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Understanding Migraine Symptoms

Learn more about the types of migraines and their symptoms.

It can be difficult for anyone who has never had a migraine to understand what it is like, but for those who do, a migraine is much worse than just a bad headache.

What Is a Migraine?

Migraine is a complex disorder that can be debilitating for some sufferers who experience severe pain and associated symptoms. A migraine attack can last from several hours to several days. The pain is often described as throbbing, pounding, or pulsating. It is usually confined to one side of the head, although it can shift from one side to the other or affect the whole head. The other symptoms depend on what type of migraine the person is experiencing. The frequency of migraine attacks can vary from two or three a year to two or more a week. When they occur 15 or more days in a month, they are termed chronic migraines.

Sometimes it can be difficult to distinguish a migraine from a severe tension headache. The following chart highlights some differences between the two headache types.

Is It a Migraine or a Tension Headache?

Migraine Tension Headache
Moderate to severe throbbing or pulsating pain

Mild to moderate steady pain

Pain is usually on just one side of the head; may be concentrated around the eye, temple, or behind the ear Pain is on the front, sides, and back of the head, possibly spreading to the neck
Pain is aggravated by movement General feeling of tightness or stiffness (may feel like a tight band around the head)
Nausea/vomiting, and/or sensitivity to light or sound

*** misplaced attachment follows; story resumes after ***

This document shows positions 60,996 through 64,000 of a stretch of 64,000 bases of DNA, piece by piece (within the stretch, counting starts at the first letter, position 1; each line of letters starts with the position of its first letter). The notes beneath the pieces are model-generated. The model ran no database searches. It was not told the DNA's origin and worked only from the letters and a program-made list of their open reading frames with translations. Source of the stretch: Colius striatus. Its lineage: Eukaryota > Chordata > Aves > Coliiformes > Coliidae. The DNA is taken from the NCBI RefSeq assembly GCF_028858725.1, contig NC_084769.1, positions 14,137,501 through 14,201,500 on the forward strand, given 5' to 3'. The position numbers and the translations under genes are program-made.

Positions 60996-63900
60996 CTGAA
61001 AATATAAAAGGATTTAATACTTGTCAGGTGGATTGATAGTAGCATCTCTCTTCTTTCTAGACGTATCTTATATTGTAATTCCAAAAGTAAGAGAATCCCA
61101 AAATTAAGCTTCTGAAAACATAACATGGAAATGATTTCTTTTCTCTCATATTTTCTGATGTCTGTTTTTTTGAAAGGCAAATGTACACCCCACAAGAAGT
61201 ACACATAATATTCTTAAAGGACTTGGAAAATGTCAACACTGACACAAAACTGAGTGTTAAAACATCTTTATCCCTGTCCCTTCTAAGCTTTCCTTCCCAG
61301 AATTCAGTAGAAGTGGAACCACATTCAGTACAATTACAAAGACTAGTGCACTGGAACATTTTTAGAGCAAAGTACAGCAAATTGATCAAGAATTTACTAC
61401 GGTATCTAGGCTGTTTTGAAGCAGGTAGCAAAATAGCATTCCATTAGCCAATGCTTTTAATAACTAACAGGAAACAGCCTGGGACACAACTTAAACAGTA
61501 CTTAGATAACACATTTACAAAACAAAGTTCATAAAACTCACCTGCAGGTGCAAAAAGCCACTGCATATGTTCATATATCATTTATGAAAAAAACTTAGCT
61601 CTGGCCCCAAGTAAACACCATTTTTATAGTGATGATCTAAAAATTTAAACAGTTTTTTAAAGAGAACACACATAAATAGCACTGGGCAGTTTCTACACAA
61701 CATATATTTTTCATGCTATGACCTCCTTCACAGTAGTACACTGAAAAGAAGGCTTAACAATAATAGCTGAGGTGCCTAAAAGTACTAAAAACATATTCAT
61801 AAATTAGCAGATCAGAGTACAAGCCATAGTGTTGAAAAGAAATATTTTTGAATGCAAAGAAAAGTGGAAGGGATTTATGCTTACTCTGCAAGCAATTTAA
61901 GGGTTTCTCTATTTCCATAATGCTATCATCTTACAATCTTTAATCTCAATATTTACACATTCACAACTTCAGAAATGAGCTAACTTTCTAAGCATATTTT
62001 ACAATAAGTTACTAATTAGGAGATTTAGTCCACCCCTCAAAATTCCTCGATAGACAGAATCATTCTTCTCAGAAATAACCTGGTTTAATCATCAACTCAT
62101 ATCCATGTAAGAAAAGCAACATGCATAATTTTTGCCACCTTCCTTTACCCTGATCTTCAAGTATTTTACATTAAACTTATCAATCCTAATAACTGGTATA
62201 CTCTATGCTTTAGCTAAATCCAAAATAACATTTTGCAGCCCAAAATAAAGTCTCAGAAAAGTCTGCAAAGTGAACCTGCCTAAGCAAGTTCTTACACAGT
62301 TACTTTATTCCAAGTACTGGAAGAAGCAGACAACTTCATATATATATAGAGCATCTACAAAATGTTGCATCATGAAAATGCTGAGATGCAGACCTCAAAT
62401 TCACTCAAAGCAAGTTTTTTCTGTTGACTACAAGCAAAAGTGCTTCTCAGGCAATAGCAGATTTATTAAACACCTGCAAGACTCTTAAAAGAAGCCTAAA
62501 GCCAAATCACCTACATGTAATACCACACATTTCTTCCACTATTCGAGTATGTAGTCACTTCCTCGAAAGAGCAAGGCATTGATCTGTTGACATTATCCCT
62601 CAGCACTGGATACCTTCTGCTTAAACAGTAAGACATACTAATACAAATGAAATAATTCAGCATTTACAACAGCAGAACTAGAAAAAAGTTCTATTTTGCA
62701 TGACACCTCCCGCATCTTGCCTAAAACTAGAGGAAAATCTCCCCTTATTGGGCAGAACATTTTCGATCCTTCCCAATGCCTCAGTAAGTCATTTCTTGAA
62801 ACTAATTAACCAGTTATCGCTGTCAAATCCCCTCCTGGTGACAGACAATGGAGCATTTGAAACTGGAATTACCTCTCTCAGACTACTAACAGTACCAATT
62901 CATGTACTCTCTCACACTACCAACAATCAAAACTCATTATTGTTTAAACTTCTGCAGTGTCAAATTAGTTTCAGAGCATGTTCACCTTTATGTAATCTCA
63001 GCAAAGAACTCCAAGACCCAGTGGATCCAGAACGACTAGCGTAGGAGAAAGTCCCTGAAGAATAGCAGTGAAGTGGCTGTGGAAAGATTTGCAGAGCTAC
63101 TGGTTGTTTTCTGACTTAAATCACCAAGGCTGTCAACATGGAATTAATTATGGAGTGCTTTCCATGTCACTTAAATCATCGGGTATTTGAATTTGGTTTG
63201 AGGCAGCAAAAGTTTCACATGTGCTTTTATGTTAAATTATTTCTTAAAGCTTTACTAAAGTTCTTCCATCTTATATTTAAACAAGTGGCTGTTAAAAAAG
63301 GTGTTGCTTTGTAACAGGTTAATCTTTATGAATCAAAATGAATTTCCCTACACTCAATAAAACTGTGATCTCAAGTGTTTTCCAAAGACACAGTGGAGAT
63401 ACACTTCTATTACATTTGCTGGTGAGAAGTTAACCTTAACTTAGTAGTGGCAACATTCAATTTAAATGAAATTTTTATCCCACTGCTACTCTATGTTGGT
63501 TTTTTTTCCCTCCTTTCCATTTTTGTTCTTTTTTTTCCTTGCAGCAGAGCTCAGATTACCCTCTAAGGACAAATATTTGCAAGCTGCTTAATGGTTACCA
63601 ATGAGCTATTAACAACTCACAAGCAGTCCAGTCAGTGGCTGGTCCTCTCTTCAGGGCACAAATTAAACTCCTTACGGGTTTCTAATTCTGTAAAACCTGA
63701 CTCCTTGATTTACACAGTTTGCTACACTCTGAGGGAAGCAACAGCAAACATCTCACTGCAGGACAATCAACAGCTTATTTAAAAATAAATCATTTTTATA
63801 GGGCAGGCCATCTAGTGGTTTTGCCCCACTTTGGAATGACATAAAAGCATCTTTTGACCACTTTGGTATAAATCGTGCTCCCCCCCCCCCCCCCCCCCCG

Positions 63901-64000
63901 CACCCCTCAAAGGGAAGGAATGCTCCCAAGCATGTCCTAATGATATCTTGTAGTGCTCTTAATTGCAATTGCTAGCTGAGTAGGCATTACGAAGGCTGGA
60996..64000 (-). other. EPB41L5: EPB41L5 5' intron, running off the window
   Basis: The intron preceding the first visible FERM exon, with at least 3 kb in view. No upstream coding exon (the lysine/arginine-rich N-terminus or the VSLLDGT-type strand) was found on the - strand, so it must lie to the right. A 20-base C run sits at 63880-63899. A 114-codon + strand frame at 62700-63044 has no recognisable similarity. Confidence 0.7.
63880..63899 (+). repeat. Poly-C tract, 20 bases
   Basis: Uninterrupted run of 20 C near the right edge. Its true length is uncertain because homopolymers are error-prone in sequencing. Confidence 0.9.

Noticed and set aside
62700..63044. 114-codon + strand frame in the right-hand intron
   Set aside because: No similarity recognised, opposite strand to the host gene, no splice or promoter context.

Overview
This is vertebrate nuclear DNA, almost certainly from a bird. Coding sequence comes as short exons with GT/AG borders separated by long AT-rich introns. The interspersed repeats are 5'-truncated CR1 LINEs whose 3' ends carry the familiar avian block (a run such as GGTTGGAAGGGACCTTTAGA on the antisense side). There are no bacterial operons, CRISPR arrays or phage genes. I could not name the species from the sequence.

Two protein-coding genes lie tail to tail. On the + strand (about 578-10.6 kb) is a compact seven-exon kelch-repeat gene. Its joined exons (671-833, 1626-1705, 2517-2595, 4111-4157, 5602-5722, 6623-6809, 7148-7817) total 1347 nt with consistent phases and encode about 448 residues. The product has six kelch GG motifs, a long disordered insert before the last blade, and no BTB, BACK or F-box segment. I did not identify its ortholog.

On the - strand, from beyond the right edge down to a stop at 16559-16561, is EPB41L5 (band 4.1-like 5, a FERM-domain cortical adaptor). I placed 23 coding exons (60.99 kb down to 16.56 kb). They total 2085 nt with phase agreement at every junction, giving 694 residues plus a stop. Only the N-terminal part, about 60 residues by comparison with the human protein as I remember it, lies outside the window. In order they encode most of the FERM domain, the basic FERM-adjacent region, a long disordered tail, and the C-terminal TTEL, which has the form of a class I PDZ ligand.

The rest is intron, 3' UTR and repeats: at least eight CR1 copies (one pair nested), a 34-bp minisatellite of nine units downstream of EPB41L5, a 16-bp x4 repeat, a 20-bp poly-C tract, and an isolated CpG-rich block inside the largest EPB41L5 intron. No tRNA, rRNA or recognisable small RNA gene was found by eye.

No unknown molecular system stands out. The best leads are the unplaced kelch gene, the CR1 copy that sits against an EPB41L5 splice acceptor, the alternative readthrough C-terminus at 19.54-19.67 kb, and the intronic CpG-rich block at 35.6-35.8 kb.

Types of Migraines

There are two main types of migraines—migraine with aura and migraine without aura. In about 15% to 20% of migraine sufferers, the headache is preceded by an aura, which is a temporary disturbance in vision, speech, sensation, balance, or lack of coordination that serves as a warning of what is to come. The aura can last for up to an hour before the migraine begins and sometimes continues after the migraine starts. Migraine without aura starts suddenly without any warning signs.

Some migraine sufferers may also experience what is called a prodrome, a subtle warning that occurs a day or two before the headache begins. A prodrome is a group of changes that may include differences in mood (either sadness or joy), food cravings, increased urination, constipation, neck stiffness, and frequent yawning.

Migraine Symptoms

In addition to pain, the most common migraine symptoms may include:

  • Sensitivity to light, noise, and/or odours
  • Blurred vision
  • Dizziness
  • Sweating or chills
  • Loss of appetite
  • Nausea, vomiting, or upset stomach

For more helpful migraine information see:Causes and Treatment of Migraines

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